In our final post in this series my own PhD student Ross Elgin takes us through the work we did (with others I must hastily add) on the aerodynamics of pterosaur crests. This is one of those much discussed but little researched areas with (perhaps ironically) lots of hot air, but little moving air (like in a wind tunnel for example). So read on as we take to the skies with those crested pterosaurs.
Aside from the opportunity to congratulate Peter Wellnhofer, celebrate his excellent work on pterosaurs and enjoy a number of lectures on all manner of pterosaur goodies, the meeting in Munich highlighted another important thing…. just how many people we have now have with an interest in pterosaur research! And why not after all!? As I am sure anyone who has followed the posts on “the Musings” with any sort of continuity will be aware the pterosaurs are just one of those groups which despite over 200 odd years of constant scientific research we still don’t know all that much about them: where did they come from?; how did they grow and what did they eat?; were they efficient walkers on the ground or did they spend much of their life on the wing?; The list could get pretty extensive if I chose to include everything we still aren’t sure about, and I haven’t even mentioned taxonomy yet. Still the one thing I am certain of is that number of people looking to take up the challenge of “pterosaurology” is perhaps greater then ever and maybe just maybe, with the right degree of dedication and luck, we might be able to pry some more secrets from this ever more intriguing group. However I digress.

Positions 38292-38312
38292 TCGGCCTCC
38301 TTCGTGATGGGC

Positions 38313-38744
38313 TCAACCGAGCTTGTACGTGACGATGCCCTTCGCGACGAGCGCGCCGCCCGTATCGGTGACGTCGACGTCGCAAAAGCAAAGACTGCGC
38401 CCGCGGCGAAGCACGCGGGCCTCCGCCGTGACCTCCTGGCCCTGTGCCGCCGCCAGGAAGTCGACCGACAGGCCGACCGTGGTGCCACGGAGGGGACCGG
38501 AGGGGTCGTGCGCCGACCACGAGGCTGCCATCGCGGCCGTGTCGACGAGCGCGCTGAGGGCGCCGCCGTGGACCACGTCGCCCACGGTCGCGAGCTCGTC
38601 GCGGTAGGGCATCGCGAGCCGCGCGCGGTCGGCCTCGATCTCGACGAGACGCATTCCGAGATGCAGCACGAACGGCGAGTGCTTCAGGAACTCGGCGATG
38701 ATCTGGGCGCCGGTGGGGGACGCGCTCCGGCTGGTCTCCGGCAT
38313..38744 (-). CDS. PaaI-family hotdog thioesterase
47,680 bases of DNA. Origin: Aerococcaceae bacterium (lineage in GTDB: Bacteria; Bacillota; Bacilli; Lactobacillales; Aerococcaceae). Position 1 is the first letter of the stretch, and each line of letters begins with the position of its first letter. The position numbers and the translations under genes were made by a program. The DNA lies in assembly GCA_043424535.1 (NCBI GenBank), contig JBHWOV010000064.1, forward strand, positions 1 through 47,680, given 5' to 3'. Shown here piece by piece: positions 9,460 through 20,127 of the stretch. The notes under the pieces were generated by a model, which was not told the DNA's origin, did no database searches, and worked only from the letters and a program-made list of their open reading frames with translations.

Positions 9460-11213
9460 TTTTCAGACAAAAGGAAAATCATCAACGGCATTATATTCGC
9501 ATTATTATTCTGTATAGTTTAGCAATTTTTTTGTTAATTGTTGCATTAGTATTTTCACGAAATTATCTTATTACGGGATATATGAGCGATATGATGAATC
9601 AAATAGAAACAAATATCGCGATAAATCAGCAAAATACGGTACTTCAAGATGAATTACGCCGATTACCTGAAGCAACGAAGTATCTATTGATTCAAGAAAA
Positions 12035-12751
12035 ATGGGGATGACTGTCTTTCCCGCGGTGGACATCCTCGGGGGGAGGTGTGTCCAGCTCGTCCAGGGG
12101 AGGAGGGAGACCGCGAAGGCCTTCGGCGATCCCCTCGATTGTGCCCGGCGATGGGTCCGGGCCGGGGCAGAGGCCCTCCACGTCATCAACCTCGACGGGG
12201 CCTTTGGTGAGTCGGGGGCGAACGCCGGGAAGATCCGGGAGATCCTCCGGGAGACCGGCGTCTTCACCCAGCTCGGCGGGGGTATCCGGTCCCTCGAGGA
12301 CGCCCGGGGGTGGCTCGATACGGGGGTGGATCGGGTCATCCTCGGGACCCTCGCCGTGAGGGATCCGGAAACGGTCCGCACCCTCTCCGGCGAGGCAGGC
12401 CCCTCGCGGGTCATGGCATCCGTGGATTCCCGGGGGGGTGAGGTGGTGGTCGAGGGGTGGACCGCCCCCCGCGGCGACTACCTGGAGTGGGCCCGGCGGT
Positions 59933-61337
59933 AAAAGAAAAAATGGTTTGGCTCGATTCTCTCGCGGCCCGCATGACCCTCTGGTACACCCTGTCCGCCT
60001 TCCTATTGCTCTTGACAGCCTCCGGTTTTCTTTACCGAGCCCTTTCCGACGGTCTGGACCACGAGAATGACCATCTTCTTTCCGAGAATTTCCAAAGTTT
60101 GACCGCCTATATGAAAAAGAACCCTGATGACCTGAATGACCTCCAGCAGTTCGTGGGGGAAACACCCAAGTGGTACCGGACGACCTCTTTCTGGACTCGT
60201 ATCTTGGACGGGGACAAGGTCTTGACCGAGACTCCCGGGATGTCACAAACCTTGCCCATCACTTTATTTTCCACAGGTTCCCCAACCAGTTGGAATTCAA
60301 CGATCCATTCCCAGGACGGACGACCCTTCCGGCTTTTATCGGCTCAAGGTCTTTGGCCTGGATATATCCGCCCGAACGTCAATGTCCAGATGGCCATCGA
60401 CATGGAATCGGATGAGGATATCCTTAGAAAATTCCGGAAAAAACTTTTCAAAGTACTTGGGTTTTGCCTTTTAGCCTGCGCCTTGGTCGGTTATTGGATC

Ignoring all the intricate bits and bobs that we palaeontologists usually concern ourselves it wouldn’t be too far removed from the truth if I was to describe a pterosaur as little more than a flying head, and pretty spot on if we only consider the more derived pterodactyloids. Thus pick any derived pterosaur and you will be confronted with (hopefully) a large pair of wings and head often larger than the actual body itself, which is so reduced at times that I have often heard our engineers musing as to where they could possibly keep the fish after catching it. Of course in considering the size of the head we also must account for the large and extravagantly coloured, if Luis’s lovely renditions (on the banner above) are to be believed, crest that crowns the majority of pterosaur taxa. And here begins the small paradox that I found myself investigating many moons ago when I was but a lowly MSc. student back in Bristol. “Why would an animal go to such great lengths reducing its body size and hollowing out its bones, only to mount whopping sheet of bone/soft tissue on top of its head?”. My colleague at the time had a saying that “if anything in nature doesn’t make sense, blame it on the females,” talking, of course, about the function of sexual selection (before he or I are misinterpreted) and while he was certainly not the first person to have suggested this idea it has come to be more or less accepted by modern pterosaurologists.